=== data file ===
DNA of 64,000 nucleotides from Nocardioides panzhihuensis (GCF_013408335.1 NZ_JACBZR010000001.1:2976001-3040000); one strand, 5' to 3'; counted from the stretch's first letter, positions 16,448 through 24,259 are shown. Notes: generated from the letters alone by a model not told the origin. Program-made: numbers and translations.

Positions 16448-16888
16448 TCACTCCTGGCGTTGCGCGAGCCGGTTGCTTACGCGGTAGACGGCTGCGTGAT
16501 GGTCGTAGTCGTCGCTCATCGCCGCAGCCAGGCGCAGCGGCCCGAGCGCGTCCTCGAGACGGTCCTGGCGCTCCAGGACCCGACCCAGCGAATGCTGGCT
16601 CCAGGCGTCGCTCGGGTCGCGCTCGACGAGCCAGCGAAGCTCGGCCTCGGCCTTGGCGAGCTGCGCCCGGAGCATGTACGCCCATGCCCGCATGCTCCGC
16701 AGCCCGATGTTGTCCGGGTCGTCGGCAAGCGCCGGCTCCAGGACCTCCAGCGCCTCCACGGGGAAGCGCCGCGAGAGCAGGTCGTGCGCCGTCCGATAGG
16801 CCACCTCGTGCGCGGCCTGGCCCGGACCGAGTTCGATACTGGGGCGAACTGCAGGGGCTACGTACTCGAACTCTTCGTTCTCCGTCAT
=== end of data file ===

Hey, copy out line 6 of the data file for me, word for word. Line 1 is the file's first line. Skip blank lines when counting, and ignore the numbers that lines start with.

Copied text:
16701 AGCCCGATGTTGTCCGGGTCGTCGGCAAGCGCCGGCTCCAGGACCTCCAGCGCCTCCACGGGGAAGCGCCGCGAGAGCAGGTCGTGCGCCGTCCGATAGG